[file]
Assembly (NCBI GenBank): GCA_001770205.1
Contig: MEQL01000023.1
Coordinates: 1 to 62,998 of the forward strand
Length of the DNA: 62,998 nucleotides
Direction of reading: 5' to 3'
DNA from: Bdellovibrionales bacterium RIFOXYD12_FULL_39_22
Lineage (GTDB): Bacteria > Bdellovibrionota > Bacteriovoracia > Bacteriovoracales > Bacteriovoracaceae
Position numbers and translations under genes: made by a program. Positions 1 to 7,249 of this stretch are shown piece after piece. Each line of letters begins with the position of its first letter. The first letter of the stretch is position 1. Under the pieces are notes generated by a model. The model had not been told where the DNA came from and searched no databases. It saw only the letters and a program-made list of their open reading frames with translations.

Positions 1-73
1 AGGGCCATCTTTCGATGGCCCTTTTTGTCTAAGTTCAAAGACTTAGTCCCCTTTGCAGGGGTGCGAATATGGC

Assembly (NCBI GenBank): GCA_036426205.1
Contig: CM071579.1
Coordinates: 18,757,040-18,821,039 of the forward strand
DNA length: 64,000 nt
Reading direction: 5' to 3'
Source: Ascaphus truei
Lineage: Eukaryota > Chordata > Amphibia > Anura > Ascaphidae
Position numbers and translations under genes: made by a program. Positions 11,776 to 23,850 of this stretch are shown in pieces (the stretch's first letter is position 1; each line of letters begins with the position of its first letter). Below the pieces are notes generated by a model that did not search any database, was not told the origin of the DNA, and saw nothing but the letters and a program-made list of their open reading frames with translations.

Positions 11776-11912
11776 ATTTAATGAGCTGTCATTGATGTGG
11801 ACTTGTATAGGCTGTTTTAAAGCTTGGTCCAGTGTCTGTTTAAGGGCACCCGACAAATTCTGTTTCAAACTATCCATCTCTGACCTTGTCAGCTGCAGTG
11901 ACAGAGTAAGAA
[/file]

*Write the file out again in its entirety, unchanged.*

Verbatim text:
Assembly (NCBI GenBank): GCA_001770205.1
Contig: MEQL01000023.1
Coordinates: 1 to 62,998 of the forward strand
Length of the DNA: 62,998 nucleotides
Direction of reading: 5' to 3'
DNA from: Bdellovibrionales bacterium RIFOXYD12_FULL_39_22
Lineage (GTDB): Bacteria > Bdellovibrionota > Bacteriovoracia > Bacteriovoracales > Bacteriovoracaceae
Position numbers and translations under genes: made by a program. Positions 1 to 7,249 of this stretch are shown piece after piece. Each line of letters begins with the position of its first letter. The first letter of the stretch is position 1. Under the pieces are notes generated by a model. The model had not been told where the DNA came from and searched no databases. It saw only the letters and a program-made list of their open reading frames with translations.

Positions 1-73
1 AGGGCCATCTTTCGATGGCCCTTTTTGTCTAAGTTCAAAGACTTAGTCCCCTTTGCAGGGGTGCGAATATGGC

Assembly (NCBI GenBank): GCA_036426205.1
Contig: CM071579.1
Coordinates: 18,757,040-18,821,039 of the forward strand
DNA length: 64,000 nt
Reading direction: 5' to 3'
Source: Ascaphus truei
Lineage: Eukaryota > Chordata > Amphibia > Anura > Ascaphidae
Position numbers and translations under genes: made by a program. Positions 11,776 to 23,850 of this stretch are shown in pieces (the stretch's first letter is position 1; each line of letters begins with the position of its first letter). Below the pieces are notes generated by a model that did not search any database, was not told the origin of the DNA, and saw nothing but the letters and a program-made list of their open reading frames with translations.

Positions 11776-11912
11776 ATTTAATGAGCTGTCATTGATGTGG
11801 ACTTGTATAGGCTGTTTTAAAGCTTGGTCCAGTGTCTGTTTAAGGGCACCCGACAAATTCTGTTTCAAACTATCCATCTCTGACCTTGTCAGCTGCAGTG
11901 ACAGAGTAAGAA